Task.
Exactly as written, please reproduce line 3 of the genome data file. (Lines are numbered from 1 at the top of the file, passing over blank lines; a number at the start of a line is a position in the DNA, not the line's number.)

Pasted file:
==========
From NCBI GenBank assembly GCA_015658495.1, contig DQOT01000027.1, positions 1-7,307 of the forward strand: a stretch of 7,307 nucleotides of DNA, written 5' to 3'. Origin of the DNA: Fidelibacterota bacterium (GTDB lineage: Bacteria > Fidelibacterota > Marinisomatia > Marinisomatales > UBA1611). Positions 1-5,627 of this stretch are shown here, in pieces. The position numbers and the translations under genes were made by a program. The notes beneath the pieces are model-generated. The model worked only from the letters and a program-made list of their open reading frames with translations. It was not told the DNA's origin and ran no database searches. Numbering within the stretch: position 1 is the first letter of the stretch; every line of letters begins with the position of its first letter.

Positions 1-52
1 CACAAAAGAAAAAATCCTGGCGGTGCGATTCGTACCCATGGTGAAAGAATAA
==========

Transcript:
1 CACAAAAGAAAAAATCCTGGCGGTGCGATTCGTACCCATGGTGAAAGAATAA